President of the UCI, David Lappartient, has said “we must not fall into the systemisation of neutralising things”
Lappartient was speaking generally before some riders and teams called for the finish of stage eight of the Giro d’Italia to be neutralised over purported concerns over rider safety.
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The 239km route, the longest of this year’s Giro, finished with a technical 7km descent, featuring ten hairpins in the final 3km as well as zebra crossings offering up slippy white paint on sharp corners in the run-in to the line.
Ag2r La Mondiale’s Tony Gallopin even went as far as to say pre-race that he thought the finish was “dangerous”, with the Frenchman publicly calling for race organisers and the UCI to explain why it had been allowed to feature in the Grand Tour.
However, warnings of rain in the finish town of Pesaro never materialised and the race concluded without incident. During the race there were rumours of teams calling for the race to be neutralised 6km from the finish, before the peloton would arrive on the technical parcours, but these fell on deaf ears.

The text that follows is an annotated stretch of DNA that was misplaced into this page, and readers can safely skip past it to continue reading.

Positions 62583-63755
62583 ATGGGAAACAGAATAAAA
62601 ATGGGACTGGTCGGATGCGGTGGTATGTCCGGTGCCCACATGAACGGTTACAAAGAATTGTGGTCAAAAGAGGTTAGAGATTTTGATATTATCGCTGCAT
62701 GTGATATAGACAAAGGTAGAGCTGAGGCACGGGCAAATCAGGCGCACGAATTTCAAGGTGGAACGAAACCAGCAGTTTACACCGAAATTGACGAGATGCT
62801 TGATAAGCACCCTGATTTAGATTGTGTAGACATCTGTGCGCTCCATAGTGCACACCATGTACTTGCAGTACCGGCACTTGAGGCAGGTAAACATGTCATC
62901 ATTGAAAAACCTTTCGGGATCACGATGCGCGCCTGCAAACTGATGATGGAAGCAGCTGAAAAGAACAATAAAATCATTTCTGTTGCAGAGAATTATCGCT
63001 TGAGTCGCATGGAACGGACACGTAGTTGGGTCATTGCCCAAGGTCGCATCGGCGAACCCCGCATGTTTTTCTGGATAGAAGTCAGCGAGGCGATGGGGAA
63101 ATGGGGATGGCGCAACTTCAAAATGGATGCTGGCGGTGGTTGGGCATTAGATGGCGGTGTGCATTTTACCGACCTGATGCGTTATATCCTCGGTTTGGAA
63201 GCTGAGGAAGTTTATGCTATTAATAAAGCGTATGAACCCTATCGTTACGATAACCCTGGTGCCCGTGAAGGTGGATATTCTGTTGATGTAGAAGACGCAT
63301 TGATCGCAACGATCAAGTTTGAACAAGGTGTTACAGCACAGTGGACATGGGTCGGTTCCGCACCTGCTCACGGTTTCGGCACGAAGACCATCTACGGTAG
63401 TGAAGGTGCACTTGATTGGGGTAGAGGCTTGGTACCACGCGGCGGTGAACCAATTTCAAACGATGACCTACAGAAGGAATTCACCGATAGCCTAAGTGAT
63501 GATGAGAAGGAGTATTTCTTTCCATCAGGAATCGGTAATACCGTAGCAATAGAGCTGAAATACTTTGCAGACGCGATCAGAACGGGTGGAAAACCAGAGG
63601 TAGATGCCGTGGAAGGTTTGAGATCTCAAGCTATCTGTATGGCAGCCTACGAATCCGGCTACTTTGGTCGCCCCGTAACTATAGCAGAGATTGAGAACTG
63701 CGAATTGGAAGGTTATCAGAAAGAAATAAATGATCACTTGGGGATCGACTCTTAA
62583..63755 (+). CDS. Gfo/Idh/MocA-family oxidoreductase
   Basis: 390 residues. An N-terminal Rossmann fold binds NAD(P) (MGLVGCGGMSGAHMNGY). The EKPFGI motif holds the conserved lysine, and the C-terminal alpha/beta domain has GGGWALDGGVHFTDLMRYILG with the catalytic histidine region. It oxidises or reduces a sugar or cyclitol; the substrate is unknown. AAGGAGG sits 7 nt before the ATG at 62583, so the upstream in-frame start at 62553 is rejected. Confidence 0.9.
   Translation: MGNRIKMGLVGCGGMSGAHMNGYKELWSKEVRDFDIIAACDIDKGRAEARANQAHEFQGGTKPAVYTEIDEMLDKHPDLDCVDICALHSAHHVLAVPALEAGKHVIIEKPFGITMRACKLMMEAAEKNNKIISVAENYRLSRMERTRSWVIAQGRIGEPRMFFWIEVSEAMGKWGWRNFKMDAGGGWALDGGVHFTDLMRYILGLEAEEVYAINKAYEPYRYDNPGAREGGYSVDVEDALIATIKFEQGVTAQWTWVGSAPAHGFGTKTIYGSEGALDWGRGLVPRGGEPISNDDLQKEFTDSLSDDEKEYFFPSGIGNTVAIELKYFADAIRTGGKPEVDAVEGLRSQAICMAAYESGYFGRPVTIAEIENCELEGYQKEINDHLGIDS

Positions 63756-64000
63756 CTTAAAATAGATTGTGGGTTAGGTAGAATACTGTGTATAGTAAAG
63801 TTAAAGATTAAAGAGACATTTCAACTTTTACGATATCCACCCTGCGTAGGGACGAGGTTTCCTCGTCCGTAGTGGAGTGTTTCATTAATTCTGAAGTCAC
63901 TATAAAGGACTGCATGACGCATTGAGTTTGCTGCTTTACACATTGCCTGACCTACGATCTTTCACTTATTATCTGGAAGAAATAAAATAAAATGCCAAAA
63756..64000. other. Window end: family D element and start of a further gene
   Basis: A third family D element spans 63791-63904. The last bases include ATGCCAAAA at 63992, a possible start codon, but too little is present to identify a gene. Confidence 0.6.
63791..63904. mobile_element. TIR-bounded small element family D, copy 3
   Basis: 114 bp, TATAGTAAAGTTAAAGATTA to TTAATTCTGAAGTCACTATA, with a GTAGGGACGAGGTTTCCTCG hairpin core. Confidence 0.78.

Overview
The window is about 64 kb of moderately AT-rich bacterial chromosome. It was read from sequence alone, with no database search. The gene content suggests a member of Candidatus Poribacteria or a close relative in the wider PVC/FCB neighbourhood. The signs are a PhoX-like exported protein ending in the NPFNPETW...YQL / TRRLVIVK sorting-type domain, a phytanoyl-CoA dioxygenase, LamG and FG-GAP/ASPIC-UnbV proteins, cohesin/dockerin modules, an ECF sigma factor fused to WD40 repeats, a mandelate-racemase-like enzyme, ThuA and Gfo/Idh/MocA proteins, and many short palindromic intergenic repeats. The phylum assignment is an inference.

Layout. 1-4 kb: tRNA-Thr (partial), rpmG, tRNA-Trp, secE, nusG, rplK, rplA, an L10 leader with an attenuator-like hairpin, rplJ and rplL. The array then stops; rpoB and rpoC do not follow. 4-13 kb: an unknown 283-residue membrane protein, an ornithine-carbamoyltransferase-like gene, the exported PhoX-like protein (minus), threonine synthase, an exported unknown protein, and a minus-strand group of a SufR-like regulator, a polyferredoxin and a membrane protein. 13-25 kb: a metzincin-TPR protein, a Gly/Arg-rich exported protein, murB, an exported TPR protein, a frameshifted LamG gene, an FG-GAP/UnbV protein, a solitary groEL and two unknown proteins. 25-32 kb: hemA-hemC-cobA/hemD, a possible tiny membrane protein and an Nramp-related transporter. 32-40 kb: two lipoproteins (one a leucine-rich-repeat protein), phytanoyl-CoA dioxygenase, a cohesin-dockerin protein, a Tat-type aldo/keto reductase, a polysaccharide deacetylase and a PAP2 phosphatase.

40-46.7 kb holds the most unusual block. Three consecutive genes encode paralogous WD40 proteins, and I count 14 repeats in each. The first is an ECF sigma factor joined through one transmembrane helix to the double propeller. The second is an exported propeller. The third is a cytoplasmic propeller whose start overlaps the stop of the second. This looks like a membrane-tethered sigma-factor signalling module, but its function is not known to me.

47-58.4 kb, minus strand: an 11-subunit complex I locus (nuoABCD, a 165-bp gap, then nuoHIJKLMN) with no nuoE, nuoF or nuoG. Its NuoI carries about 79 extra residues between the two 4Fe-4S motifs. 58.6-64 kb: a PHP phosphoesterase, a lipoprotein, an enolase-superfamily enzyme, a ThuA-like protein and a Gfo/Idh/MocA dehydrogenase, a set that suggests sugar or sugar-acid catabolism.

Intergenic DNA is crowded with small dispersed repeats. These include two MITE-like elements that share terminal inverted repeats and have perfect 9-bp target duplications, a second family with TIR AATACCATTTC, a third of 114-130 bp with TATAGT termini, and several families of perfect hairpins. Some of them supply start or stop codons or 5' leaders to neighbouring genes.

Lappartient said: “It’s something that needs to be rediscussed in the background. How far should we stop? The principle of caution should be followed perhaps, but maybe not if it removes a whole part of the spectacle.
“Time is on the line, it is not the case that at 3km just freeze it. It’s also part of a cycling baggage to know how to fight for positions in the sprint. This is a subject that needs to be redefined at the level of the UCI. We must not fall into the systematisation of neutralising things.”
The Frenchman then went on to recall the scenes at the Giro last year where the GC was neutralised and Chris Froome effectively handed the overall victory after the peloton raced only three of the planned ten laps of the Rome city centre circuit due to safety concerns.
“I remember the stage of the Giro last year in Rome ,” Lappartient told L’Équipe. “The pink jersey finished at sixteen minutes but the times were neutralised, we were ridiculous. “
Caleb Ewan won in a sprint finish on stage eight ahead of Elia Viviani (Deceuninck – Quick-Step) and Pascal Ackermann (Bora-Hansgrohe), his first Grand Tour stage victory for his new Belgian team Lotto-Soudal.
Valerio Conti (UAE Team Emirates) holds the pink jersey heading into the stage nine time trial, and should keep it past Monday’s rest day to the following two flat stages on Tuesday and Wednesday.